The Most Comprehensive Top-Down Genomic Analysis Available
As testing for single susceptibility genes is widely considered of limited value, each panel displays the “top ten” genetic variations shown to exert the greatest effect on disease susceptibility. Risk scoring integrates weak effects of multiple single nucleotide polymorphisms (SNPs) and has been shown to enhance predictability of the most common diseases.
A weighted GRS is calculated based on the number of risk alleles carried at each locus, weighted by effect size (odds ratio). Odds ratios for common diseases associated with each variant panel were derived from the peer-reviewed literature. Where available, gene-wide association studies (GWAS) and meta-analyses were used. Where meta-analyses were not available, the odds ratios were taken from the largest well performed studies.
And this is just the first step.
A Health Care Process Enabled By an AI-Driven Clinical Decision Support System (CDSS)
There is little research on genomics-based practice protocols or clinical decision support systems (CDSS’s) that incorporate genomic information technologies at the point-of-care.
We developed a CDSS whose user interface combines raw DNA sequence variant data and gut microbial biomarkers to enable a high level, holistic interpretation of the holobiome. Our goal was to individualize therapeutic and preventive interventions, based on insights gleaned from two omics data sources and advanced laboratory biomarkers for oxidative stress and inflammation.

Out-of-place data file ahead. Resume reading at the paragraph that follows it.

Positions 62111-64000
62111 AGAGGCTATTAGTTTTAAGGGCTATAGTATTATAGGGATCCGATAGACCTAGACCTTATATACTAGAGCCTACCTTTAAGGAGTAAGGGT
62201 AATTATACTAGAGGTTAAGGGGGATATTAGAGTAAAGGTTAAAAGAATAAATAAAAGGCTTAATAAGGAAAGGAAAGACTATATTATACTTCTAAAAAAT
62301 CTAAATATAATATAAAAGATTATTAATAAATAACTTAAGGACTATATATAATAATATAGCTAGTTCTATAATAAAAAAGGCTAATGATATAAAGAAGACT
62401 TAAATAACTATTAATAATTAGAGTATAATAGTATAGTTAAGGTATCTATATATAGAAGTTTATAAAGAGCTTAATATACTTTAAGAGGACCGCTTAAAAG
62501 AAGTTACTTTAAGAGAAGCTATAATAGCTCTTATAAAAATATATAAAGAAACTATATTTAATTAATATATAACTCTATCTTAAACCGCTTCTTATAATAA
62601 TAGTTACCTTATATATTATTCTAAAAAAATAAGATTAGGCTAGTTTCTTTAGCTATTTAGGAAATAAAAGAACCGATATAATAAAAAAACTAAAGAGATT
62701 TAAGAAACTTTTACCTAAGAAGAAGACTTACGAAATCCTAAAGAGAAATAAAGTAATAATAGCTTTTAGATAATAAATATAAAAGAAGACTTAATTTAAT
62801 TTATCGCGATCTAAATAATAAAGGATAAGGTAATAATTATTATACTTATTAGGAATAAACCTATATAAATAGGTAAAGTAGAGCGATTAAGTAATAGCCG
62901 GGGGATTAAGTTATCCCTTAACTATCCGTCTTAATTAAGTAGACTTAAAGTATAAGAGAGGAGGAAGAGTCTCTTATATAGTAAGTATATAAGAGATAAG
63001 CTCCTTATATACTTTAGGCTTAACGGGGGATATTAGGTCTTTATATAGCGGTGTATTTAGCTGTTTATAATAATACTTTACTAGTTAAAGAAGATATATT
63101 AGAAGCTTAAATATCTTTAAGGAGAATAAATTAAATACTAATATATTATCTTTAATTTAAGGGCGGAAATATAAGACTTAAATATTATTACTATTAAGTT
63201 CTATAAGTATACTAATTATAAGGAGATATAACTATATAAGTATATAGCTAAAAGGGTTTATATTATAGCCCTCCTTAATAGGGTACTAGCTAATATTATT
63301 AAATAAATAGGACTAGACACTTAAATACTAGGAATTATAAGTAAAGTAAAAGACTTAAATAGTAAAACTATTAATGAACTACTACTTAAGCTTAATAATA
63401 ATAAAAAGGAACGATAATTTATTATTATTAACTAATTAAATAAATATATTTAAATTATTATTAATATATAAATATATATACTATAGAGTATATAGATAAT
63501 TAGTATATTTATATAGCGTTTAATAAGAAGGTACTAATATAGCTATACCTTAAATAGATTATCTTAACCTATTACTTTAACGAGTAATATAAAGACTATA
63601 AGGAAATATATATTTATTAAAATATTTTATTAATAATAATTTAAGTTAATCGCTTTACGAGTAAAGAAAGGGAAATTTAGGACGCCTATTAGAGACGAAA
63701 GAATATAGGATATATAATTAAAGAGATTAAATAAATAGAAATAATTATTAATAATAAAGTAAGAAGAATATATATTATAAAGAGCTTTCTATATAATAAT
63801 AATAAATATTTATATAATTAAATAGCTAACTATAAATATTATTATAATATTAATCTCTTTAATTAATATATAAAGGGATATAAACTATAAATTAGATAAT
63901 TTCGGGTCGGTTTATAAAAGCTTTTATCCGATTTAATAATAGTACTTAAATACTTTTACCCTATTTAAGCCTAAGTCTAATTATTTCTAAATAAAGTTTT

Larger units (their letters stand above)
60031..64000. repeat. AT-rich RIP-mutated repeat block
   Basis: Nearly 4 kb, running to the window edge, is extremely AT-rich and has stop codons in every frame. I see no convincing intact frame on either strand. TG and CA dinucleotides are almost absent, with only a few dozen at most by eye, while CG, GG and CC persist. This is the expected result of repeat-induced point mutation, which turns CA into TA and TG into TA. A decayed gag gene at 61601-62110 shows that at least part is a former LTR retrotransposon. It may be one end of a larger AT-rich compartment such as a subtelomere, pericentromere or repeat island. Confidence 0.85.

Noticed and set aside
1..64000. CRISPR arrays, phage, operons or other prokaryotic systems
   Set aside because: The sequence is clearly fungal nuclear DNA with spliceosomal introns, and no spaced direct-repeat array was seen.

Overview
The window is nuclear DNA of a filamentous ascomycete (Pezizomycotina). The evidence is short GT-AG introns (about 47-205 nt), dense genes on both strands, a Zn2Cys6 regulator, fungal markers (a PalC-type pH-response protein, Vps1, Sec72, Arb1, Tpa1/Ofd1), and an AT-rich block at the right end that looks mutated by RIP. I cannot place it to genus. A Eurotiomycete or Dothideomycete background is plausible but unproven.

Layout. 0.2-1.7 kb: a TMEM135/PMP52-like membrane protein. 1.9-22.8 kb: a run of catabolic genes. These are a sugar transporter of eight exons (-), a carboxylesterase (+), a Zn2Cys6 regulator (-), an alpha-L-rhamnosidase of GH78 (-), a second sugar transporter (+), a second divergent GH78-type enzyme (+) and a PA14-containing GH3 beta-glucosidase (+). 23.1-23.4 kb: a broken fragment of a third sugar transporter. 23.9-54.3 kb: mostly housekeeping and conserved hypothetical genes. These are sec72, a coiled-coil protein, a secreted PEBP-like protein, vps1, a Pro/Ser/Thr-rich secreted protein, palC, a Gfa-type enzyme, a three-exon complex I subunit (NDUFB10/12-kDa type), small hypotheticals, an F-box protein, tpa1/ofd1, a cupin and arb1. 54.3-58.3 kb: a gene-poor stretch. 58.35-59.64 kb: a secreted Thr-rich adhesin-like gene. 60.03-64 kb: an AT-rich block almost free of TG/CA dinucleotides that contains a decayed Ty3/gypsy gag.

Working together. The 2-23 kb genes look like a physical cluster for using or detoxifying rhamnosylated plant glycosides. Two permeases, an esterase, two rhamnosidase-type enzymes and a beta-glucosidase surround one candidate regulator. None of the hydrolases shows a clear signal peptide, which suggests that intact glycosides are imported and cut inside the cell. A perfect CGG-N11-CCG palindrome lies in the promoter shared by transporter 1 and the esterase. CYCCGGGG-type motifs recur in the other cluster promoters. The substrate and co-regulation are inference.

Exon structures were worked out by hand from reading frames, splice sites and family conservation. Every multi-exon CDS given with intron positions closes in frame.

While several studies have shown that polygenic risk analysis accurately predicts the individual risk of developing a chronic disease, our model attempts to extend risk stratification to identify molecularly defined subsets of individuals. Specifically, our CDSS clusters polymorphisms in multiple genetic loci that contribute to the pathogenesis of many diseases: glucose and lipid dysregulation, endothelial dysfunction, mitochondrial stress, deficiencies in DNA repair capacity, circadian disruption, maladaptive emotion regulation, and a dysbiotic gut microbiome.
We believe that intelligent decision support tools are crucial to the integration of heterogenous inputs from ‘omic’ technologies and evidence-based clinical regimens. Towards that end, we have designed an application that allows for easy, reliable, and rapid assessment of genotype-phenotype relationships. Output is relevant and intelligible to both physicians and patients. In short, our vision of a genomic CDSS fully embraces the concept of the clinical holobiome.